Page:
17 Different Types of Drills & Their Uses (with Pictures)

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There are lots of reasons why you might want to drill a hole in something. Holes are great for running electric cables. They also allow you to connect two objects with a nut-and-bolt set. Or, if you’re into gardening, you might want to create holes for drainage.

Drills exist to help you create those holes. But because the materials you might need to drill through vary, there are a lot of different drills on the market. How you drill through certain materials will heavily depend on the bits you attach, but those bits will have specific needs in terms of drill power. Knowing what various drills offer is critical when it comes to investing money.

Basic home drills

It’s not as common to own a drill as it is to own, say, a hammer or a few screwdrivers. But a basic drill is a handy tool. Who knows? You might even already own a tool that can drill holes—you just need to know how to prepare it and have the right parts.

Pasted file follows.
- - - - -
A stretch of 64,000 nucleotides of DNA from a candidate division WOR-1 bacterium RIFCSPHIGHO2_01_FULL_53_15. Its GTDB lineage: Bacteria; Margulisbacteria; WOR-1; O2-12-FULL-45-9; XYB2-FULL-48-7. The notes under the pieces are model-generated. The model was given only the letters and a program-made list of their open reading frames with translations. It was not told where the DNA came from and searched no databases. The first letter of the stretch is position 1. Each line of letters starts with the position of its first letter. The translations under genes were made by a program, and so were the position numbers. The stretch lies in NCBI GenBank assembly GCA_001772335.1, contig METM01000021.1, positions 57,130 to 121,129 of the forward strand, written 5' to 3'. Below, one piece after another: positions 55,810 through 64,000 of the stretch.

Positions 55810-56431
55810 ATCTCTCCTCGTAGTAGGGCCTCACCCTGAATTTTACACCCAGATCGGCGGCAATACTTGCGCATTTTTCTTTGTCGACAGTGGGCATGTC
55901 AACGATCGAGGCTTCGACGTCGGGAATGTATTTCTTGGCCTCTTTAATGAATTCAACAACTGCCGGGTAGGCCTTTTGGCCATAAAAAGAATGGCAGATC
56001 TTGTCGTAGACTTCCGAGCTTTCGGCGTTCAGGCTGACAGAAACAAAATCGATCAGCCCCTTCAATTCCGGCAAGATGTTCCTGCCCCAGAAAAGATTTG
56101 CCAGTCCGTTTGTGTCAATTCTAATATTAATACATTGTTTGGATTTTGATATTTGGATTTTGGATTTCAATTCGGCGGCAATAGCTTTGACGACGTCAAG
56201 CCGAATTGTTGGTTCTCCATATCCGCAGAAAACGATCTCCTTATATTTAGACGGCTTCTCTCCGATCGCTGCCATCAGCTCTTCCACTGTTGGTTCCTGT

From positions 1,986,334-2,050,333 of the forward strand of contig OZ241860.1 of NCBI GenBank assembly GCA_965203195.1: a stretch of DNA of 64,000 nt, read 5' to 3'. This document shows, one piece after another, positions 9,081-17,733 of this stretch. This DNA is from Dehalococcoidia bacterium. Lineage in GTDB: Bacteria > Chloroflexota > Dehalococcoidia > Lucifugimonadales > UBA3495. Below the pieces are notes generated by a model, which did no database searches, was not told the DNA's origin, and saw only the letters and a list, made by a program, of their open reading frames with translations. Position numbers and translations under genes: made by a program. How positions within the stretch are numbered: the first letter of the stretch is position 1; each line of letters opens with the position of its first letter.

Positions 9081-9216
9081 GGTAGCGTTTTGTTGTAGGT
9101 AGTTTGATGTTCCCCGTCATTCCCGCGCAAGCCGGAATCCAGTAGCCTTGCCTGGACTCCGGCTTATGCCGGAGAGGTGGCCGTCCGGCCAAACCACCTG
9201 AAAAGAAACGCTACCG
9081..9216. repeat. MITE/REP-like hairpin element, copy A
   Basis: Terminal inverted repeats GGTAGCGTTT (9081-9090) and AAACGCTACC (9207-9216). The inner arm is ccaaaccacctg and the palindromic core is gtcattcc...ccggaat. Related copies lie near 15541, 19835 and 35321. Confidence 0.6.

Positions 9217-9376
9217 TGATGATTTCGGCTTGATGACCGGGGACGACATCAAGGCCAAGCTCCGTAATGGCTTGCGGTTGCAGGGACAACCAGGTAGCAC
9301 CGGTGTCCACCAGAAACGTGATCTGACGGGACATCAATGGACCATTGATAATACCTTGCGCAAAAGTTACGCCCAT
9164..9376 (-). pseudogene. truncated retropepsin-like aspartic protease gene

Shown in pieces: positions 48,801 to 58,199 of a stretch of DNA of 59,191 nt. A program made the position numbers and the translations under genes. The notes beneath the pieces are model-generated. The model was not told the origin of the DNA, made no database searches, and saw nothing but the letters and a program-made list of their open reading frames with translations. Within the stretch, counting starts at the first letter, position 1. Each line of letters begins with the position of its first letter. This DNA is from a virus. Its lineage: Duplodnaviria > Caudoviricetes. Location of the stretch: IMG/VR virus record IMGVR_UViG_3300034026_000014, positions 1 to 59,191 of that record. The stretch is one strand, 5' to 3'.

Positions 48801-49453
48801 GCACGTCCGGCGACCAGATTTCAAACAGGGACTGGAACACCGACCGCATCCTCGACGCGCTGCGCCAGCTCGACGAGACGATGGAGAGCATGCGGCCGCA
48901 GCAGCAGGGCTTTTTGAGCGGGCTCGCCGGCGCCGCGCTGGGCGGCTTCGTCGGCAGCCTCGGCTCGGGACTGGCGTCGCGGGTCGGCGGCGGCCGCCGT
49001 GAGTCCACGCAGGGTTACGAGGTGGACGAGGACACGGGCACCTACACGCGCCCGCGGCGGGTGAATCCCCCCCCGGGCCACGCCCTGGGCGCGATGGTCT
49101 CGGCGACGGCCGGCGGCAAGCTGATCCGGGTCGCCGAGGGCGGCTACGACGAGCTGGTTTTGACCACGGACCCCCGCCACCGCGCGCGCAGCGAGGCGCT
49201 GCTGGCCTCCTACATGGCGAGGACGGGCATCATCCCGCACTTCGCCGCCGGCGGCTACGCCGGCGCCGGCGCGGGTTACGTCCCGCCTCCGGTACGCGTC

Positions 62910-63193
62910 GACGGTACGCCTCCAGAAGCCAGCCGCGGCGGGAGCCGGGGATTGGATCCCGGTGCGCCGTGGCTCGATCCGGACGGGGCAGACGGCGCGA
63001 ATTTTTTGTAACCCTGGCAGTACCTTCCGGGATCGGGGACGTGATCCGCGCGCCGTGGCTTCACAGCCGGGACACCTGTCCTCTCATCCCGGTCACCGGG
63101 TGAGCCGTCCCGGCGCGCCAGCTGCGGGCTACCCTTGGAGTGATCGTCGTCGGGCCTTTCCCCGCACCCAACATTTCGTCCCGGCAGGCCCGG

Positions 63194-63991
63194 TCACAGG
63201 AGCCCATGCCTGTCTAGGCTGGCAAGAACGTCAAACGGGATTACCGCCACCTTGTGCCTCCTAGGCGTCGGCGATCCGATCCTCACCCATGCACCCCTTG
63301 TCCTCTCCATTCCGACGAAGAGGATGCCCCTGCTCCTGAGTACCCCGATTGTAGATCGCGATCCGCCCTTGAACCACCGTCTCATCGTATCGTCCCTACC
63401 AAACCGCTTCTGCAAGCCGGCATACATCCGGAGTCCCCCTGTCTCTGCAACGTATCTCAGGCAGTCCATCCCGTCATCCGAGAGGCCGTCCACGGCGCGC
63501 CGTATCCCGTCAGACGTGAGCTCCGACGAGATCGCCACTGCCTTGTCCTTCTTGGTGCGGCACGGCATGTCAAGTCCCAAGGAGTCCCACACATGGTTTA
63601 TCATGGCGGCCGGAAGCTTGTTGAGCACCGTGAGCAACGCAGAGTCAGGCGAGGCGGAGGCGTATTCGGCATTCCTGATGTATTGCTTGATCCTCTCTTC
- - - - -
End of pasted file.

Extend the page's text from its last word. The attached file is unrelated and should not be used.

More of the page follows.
1. ‘Eggbeater’ hand drill

Up until the advent of cheap power tools, this was the hand drill of choice in most homes. It’s a simple design that can punch a hole in wood pretty quickly, but it’s really limited when it comes to harder materials. This works best with basic bits.

Eggbeater hand drill

2. Push drill

The action on this hand tool is pretty simple: attach a bit, push it against the spot where you want a hole, and let it do its thing. Don’t use it on anything thick or hard to drill through though, because it’s not all that powerful. If you need to poke holes in paneling or drywall, this is a good choice.

Push drill

3. Cordless drill

If you happen to have a cordless screwdriver, odds are that it’s also a basic cordless drill. All you’ll need are some basic drill bits. As long as you’ve got a good charge on the battery, it can drill most of the holes you’ll need.

Cordless drill

Powered hand drills

Drill work naturally lends itself to powered hand tools. In fact, you can do most drilling with a basic cordless combination screwdriver/drill, which we’ve already looked at. If you’ve got work that requires something a little different, however, you have a range of options to choose from.

4. Corded power drill

The biggest advantage that a corded power drill has over a cordless one is consistent power. As long as you’ve got enough cord, you can drill. If you’re using a cordless drill, you’ll need to keep an eye on the battery’s charge.

Corded power drill

5. Reversible drill